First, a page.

Trump to declare opioid epidemic a public health emergency

CNN

By: Dan Merica

President Donald Trump, after months of promising to take sweeping action to combat opioids, will use an event at the White House on Thursday to declare the crisis a public health emergency, White House officials tell CNN.

The move is different from the broad order Trump previewed over the last few months. The President, according to these officials, will direct acting Health Secretary Eric Hargan to declare a public health emergency under the Public Health Services Act — which directs federal agencies to provide more grant money to combat the epidemic — not a national emergency through the Stafford Disaster Relief and Emergency Assistance Act.

The difference between the two orders is money and scope. If Trump had used the Stafford Act, the federal government would have been able to tap into funds from the Federal Emergency Management Agency’s Disaster Relief Fund to combat opioids. A senior administration official, however, argued that the designation was not the right fit because the FEMA money is meant for natural disasters, not health emergencies.

Under the Public Health Services Act designation, no additional federal funding will automatically be directed to the crisis, said an official, but federal agencies will be directed to devote more grant money already in their budget to the problem and take “action to overcome bureaucratic delays and inefficiencies in the hiring process,” according to a fact sheet on Trump’s order.

The Trump administration, the official added, will work with Congress to fund the Public Health Emergency fund and to increase federal funding in year-end budget deals currently being negotiated in Congress.
The officials pushed back against the idea that Trump’s order is less sweeping than what he promised.

“Under the Stafford Act, as unfortunately we have seen on multiple occasions over the last several months, the Stafford Act is deigned to respond to mostly natural disasters that are (of a) very short time duration and a specific geographic region,” one official said, adding that the Trump administration believed the order under the Public Health Services Act is “a better use.”

Trump’s order will last 90 days and, according to another official, can be renewed every 90 days until the President believes it is no longer needed.

Since 1999, the number of American overdose deaths involving opioids has quadrupled. From 2000 to 2015, more than 500,000 people died of drug overdoses, and opioids account for the majority of those. Recently released numbers from the Centers for Disease Control and Prevention found that around 64,000 people died from drug overdoses in 2016.

Trump, after campaigning for president in part on fighting the scourge of opioid addiction, has long teased sweeping action.

The President told reporters in August that he would designate the epidemic a “national emergency” but failed to follow through. The lack of action, treatment advocates said, has deprived the fight against the deadly drugs a designation that would offer states and federal agencies more resources and power.

During an impromptu press conference in the White House Rose Garden last week, Trump said that he would officially declare the national emergency when asked why he had not followed through with his initial pledge.

“We are going to have a major announcement, probably next week, on the drug crisis and on the opioid massive problem and I want to get that absolutely right,” Trump said, billing the official declaration as a large step that took time.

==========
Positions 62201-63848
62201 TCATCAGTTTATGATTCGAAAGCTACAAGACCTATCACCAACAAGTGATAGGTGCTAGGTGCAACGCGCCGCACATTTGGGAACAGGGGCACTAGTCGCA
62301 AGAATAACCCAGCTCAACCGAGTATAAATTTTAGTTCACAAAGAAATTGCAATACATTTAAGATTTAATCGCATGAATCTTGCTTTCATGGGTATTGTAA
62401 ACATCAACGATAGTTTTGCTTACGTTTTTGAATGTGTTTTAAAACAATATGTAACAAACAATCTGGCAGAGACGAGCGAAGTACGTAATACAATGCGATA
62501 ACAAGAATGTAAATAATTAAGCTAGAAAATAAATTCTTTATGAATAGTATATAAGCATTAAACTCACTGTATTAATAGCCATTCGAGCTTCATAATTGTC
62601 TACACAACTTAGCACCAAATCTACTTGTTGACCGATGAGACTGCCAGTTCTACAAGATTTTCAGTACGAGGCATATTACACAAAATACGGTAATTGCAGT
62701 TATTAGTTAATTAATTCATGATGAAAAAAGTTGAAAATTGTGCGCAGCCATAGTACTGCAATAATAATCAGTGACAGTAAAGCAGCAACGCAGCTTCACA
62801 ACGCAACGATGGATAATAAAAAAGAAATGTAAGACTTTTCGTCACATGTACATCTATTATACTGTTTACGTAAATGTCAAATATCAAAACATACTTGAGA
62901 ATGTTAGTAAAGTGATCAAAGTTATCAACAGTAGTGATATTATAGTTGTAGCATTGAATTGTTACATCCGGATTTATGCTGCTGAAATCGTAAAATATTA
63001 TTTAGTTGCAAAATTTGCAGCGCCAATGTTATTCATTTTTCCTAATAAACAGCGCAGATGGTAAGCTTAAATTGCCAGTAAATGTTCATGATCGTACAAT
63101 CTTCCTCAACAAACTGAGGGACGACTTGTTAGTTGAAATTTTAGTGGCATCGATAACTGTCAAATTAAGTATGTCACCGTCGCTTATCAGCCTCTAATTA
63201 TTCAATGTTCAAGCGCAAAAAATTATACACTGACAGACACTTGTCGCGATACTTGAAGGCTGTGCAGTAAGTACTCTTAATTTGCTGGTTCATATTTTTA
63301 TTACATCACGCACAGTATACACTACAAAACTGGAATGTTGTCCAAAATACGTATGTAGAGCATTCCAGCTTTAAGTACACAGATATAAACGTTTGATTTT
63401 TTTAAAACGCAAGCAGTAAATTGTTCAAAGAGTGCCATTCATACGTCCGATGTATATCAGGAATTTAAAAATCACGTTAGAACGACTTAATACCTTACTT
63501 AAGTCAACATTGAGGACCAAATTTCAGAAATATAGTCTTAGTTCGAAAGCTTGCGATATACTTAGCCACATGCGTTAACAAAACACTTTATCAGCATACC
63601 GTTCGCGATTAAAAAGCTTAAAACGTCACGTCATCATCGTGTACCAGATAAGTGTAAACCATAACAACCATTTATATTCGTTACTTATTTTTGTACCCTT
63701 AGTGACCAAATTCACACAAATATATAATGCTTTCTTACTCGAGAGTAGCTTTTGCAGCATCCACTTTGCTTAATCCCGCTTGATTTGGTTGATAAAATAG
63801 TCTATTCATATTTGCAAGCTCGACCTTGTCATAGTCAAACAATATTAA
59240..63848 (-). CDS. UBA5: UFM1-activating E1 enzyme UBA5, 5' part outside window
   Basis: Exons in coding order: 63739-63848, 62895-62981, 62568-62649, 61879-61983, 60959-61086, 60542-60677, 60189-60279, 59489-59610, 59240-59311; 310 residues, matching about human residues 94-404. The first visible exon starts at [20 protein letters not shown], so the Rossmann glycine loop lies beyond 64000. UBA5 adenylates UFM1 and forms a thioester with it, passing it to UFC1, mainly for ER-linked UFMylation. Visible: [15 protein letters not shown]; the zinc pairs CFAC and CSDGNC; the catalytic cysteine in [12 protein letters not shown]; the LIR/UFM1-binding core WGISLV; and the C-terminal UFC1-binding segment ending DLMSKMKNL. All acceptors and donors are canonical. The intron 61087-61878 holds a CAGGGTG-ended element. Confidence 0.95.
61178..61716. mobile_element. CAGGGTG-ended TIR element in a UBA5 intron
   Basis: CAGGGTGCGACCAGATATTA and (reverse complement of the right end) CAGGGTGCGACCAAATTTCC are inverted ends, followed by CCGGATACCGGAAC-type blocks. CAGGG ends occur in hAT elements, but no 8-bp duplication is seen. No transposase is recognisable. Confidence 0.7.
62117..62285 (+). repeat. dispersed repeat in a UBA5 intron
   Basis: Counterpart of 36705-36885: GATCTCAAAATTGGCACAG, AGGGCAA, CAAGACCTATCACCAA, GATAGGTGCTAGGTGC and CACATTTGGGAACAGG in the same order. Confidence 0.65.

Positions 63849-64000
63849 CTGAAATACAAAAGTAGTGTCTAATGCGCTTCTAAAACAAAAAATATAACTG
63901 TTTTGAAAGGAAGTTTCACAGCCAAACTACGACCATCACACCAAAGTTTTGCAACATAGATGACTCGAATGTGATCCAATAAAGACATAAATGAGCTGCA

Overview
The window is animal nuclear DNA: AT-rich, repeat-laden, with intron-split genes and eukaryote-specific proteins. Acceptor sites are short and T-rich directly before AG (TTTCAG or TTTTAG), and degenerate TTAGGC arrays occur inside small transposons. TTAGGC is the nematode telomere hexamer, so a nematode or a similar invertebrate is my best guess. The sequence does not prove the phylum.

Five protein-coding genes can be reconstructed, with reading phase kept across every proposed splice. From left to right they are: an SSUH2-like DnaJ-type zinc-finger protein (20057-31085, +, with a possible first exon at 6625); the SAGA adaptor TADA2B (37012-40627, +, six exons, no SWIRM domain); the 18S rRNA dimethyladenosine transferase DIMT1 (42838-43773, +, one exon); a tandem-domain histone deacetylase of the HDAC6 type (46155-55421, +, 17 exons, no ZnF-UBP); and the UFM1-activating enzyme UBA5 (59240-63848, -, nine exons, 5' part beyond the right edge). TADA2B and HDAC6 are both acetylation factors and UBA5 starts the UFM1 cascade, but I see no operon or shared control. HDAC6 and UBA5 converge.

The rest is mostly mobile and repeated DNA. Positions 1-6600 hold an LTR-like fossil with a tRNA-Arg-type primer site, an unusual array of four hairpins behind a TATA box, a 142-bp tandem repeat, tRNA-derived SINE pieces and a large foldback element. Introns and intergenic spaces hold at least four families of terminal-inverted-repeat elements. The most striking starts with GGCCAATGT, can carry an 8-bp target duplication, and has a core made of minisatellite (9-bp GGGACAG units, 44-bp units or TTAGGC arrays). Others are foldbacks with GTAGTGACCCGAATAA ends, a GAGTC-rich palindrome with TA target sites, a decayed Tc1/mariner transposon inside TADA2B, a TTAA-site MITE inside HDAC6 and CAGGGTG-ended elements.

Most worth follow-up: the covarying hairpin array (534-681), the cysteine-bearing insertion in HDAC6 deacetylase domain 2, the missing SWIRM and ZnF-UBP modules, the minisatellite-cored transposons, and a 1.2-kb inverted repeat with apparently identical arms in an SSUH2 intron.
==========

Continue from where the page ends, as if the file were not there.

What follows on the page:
And speaking with reporters on the South Lawn of the White House on Wednesday, Trump said he would have a “very big meeting on opioids” on Thursday and will be declaring the opioid epidemic a national emergency “in the very near future.”

The primary difference between the two designations is access to funding.

The designation Trump will announce Thursday does not allow the federal government to tap into FEMA’s Disaster Relief Fund and it is an open question whether Congress will offer more money to fund the Public Health Emergency fund, which Congress has not funded in recent years.

But multiple Obama administration health officials told CNN that they believe using the Public Health Services Act is the more appropriate avenue.

Using FEMA funds to combat the opioid crisis would be “a little bit like asking an engineer to bake a cake,” said Rafael Lemaitre, the former communications director for the White House Drug Policy Office under Obama.

“I do think the public health service act is more appropriate route to take than the Stafford Act designation,” he said. “I worked at FEMA for two years and dealt with multiple disasters. The Stafford Act is not structured to deal with a long term, complicated public health crisis like the opioid crisis.”

Lemaitre added that FEMA’s fund is “already running on fumes because of the three hurricanes” that hit this year.

Tom Coderre, a former senior official under in Obama’s Substance Abuse and Mental Health Services Administration office at HHS, echoed that sentiment.

“One of the things that I think is most beneficial part of having a public health emergency is you really can marshal public support and then you can bring all the resources of the federal government to bear on it, bringing people from all of the agencies to combat the issue,” he said.

Though both Lemaitre and Coderre said this step was important, both argued that it was not a “silver bullet solution to the opioid crisis.” That, they said, would be additional funding from Congress.

“A smarter play here would be for the administration to move beyond this declaration and pass the billions in funding needed to address this crisis. That is how you move the needle on this,” Lemaitre said.

 

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